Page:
I hope this helps. I’m away from home for a few days but as soon as I get back I’ll order some more Bilo from Dancan. I’m wildly enthusiastic about the possibility that this new product can capitalize their field efforts and pay for the occasional and unavoidable emergencies, eventually. It remains to be seen, though, whether our friends in Africa will feel comfortable with our western momentum away from tribal orientation. I joined a local men’s group this year in order to fill a need that tribal identity has always taken care of: to simply feel comfortable with other men, emotionally. Carol and I are traveling to California, today, to attend a similar weekend workshop that’s couples-oriented. We know several of the EW contributors personally through our and their travels and I think all of us who are committed to orgonite fieldwork feel a sort of tribal identity, whether we’ve articulated that or not. If there is an hierarchy among us in the West it’s certainly not formalized but non-urban Africans’ tribal identity is a whole lot better defined and is never even questioned. Whether we like it or not, they’ve included us in all that on a rather deep level. You and I have been thrust into school (or on a roller coaster?) on account of that and I hope you’ll just enjoy the ride with me and will continue to materially support them when they ask for it. I’ve got a white-knuckle grasp on the hope that you’ll do this by buying and sharing their peerless Bilo orgonite. Owen Marcus, who started the network of men’s groups that I mentioned, has three pieces of it.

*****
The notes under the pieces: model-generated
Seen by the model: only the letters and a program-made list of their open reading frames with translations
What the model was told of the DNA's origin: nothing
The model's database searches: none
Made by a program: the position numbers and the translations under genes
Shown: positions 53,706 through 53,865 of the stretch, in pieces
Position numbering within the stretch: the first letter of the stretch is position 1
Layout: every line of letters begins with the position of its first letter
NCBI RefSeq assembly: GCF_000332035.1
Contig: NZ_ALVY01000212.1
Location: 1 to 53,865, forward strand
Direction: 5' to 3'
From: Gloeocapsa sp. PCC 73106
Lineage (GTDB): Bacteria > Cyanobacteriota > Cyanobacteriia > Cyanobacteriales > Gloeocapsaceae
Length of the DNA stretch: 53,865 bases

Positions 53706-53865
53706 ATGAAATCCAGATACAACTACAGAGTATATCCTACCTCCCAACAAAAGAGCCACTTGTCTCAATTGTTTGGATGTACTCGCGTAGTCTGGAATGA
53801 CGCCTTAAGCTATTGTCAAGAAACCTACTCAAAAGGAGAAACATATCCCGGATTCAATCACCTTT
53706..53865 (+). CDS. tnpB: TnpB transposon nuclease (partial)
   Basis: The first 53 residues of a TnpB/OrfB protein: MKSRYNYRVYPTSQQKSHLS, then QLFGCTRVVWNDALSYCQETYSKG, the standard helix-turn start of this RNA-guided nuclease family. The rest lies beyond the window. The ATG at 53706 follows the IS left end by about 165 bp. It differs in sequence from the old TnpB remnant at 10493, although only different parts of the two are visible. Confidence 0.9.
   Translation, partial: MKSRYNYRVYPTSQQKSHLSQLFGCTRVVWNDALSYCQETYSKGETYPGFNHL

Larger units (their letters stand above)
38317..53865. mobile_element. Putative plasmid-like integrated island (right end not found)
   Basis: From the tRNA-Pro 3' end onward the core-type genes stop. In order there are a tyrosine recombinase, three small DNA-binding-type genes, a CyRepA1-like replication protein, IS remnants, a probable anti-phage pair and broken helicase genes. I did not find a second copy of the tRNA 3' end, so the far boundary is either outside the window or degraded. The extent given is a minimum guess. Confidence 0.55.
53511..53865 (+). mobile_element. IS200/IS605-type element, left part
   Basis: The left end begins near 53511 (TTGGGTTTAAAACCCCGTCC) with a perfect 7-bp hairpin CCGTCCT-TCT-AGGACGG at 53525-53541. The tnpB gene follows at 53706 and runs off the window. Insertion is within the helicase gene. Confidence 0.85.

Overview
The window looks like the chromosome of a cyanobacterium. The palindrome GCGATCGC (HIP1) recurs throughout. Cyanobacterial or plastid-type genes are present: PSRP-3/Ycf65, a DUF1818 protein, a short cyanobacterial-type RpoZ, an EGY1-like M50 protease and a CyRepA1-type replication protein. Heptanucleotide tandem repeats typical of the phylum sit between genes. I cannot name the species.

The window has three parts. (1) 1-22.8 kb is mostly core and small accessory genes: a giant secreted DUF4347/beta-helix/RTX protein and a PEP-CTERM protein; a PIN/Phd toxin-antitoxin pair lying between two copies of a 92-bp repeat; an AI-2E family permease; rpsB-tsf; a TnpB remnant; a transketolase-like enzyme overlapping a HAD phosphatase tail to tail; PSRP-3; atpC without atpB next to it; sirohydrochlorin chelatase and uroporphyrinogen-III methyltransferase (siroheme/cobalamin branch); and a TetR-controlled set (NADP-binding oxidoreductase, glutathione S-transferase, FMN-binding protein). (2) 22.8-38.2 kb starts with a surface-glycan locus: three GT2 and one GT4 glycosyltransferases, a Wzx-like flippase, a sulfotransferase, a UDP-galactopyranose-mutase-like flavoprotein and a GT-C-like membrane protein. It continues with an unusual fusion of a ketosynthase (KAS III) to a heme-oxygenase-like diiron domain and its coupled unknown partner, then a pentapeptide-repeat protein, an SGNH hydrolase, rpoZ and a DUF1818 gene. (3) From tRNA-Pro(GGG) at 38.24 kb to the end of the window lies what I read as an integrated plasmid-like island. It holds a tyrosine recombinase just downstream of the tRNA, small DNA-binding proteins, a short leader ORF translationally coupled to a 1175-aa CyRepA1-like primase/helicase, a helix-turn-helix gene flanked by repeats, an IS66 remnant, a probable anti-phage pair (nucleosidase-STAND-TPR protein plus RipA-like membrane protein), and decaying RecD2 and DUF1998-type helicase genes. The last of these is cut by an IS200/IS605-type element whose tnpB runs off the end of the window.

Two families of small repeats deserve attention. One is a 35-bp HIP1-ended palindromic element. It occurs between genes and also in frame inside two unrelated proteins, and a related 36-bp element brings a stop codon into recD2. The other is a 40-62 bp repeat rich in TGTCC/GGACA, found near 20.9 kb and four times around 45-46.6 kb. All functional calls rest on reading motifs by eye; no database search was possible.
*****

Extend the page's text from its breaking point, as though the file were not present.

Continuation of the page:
I think my wife still sets the international standard for specialty orgonite and she astonished me again, recently, with her invention of a device that she’s decided to call, ‘The Creator Vortex.’ She expects that this will mainly be sold to professional healers who are also energy sensitives and we hope to show it to James Hughes in Ashland, Oregon later today in order to get his assessment. He was my mentor in the late 90s and helped me to restore my shattered ego in the years before Carol and I got together. He had been struck by etheric lightning in 1979 and became a phenomenally gifted psychic and healer in that instant. I think that Maji Mafuna of Tanzania, who developed the Bilo (protection) element that the kikundi have added to orgonite, is a skilled and gifted man in the way that Carol and James are and I look forward to meeting him before long. I’ve often claimed that African magic is the most powerful in the world. Judeo-Christian culture influences people to be afraid of magic but Dr Reich sort of set the stage for us to appreciate magic in an objective and practical way, which is to say that westerners are finally able to know magic in the way that Africans typically do